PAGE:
A short introduction to Galaxy
- How to get started in Galaxy
- Learn how to upload a file
- Learn how to use a tool
- Learn how to view results
- Learn how to view histories
time Time estimation: 30 minutes
- This is a short introduction to the Galaxy user interface - the web page that you interact with.
- We will cover key tasks in Galaxy: uploading files, using tools, and viewing histories.
What does Galaxy look like?
hands_on Hands-on: Log in to Galaxy
- Open your favorite browser (Chrome, Safari or Firefox as your browser, not Internet Explorer!)
- Browse to your Galaxy instance
- Log in or register
comment Different Galaxy servers
This is an image of Galaxy Australia, located at usegalaxy.org.au
The particular Galaxy server that you are using may look slightly different and have a different web address:
You can also find more possible Galaxy servers at the top of this tutorial in Galaxy instances
The Galaxy homepage is divided into three panels:
- Tools on the left
- Viewing panel in the middle
- History of analysis and files on the right
The first time you use Galaxy, there will be no files in your history panel.
Key Galaxy actions
Name your current history
Your “History” is in the panel at the right.
hands_on Hands-on: Name history
- Go to the History panel (on the right)
Click on the history name (which by default is “Unnamed history”)
- Type in a new name, for example, “My-Analysis”
- Press Enter on your keyboard to save it
Upload a file
Your “Tools” are in the panel at the left.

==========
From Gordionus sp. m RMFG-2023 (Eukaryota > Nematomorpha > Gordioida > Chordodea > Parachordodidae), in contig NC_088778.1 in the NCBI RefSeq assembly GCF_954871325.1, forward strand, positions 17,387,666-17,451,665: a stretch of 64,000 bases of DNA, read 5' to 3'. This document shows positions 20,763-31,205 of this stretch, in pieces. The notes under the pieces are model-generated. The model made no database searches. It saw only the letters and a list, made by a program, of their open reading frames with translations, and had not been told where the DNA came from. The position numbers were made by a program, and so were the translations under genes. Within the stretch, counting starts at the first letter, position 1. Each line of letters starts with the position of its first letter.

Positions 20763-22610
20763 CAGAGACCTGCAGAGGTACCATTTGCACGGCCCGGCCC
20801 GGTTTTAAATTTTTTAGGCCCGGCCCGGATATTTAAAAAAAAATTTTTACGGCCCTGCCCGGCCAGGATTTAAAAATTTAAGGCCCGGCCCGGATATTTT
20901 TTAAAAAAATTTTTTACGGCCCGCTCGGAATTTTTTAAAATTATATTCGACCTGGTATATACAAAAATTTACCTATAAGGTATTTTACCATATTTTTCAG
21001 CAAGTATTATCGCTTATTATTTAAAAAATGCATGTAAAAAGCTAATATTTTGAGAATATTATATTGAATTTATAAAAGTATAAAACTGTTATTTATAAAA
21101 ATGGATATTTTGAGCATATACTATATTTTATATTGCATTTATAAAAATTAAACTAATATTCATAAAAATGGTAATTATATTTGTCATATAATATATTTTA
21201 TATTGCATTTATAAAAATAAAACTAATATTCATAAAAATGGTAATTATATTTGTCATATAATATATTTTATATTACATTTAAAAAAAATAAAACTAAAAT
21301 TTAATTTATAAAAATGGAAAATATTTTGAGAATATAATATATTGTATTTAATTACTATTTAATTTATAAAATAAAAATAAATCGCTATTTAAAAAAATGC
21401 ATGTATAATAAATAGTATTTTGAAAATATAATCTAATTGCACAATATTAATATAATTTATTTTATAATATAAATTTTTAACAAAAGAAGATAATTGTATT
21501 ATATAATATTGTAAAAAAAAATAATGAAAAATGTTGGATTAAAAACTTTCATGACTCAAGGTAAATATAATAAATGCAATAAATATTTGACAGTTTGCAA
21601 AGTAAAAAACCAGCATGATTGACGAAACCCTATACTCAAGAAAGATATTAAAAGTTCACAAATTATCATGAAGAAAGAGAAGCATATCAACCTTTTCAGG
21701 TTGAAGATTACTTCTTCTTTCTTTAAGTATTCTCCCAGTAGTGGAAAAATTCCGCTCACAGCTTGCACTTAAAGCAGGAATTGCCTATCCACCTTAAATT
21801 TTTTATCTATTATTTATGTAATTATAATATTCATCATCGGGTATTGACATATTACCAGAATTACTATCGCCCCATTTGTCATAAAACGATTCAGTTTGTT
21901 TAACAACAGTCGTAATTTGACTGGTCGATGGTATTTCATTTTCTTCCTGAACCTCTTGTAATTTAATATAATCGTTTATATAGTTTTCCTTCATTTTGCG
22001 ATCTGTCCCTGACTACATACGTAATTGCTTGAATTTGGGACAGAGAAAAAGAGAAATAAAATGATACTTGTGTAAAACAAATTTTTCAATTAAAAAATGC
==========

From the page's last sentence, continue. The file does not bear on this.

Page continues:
hands_on Hands-on: Upload a file from URL
- Go to the Tools panel (on the left)
- Click Get Data (at the top of the list)
Click Upload File
This brings up a box:
- Click Paste/Fetch data
Paste in the address of a file:
- Click Start
- Click Close
Your uploaded file is now in your current history. When the file has uploaded to Galaxy, it will turn green.
After this you will see your first history item in Galaxy’s right panel. It will go through the gray (preparing/queued) and yellow (running) states to become green (success).
What is this file?
hands_on Hands-on: View the file content
Click on the galaxy-eye (eye) icon next to the file name, to look at the file content
The contents of the file will be displayed in the central Galaxy panel.
This file contains DNA sequencing reads from a bacteria, in FASTQ format:
Use a tool
Let’s look at the quality of the reads in this file.
hands_on Hands-on: Use a tool
- Type FastQC in the tools panel search box (top)
Click on the FastQC tool tool
The tool will be displayed in the central Galaxy panel.
- Select the following parameters:
- param-file “Short read data from your current history”: the FASTQ file that we uploaded
- No change in the other parameters
- Click Execute
This tool will run and the two output files will appear at the top of your history panel.
We will look at the output file called FastQC on data 1: Webpage.
- Note that Galaxy has given this file a name according to both the tool name (“FastQC”) and the dataset (“data 1”) that it used.
- The name “data 1” means the dataset number 1 in Galaxy’s current history (our FASTQ file).
hands_on Hands-on: View results
Click on the galaxy-eye (eye) icon next to the output file.
The information is displayed in the central panel
This tool has summarised information about all of the reads in our FASTQ file.
- What was the length of the reads in the input FASTQ file?
- Do these reads have higher quality scores in the centre or at the ends?
- 150 bp
- In the center
Run another tool
Let’s run a tool to filter out lower-quality reads from our FASTQ file.
hands_on Hands-on: Run another tool
- Type Filter by quality
- Click on the tool Filter by quality tool
- Set the following parameters:
- param-file “Library to filter”: the input FASTQ file
- “Quality cut-off value”: 35
- “Percent of bases in sequence that must have quality equal to / higher than cut-off value”: 80
- Click Execute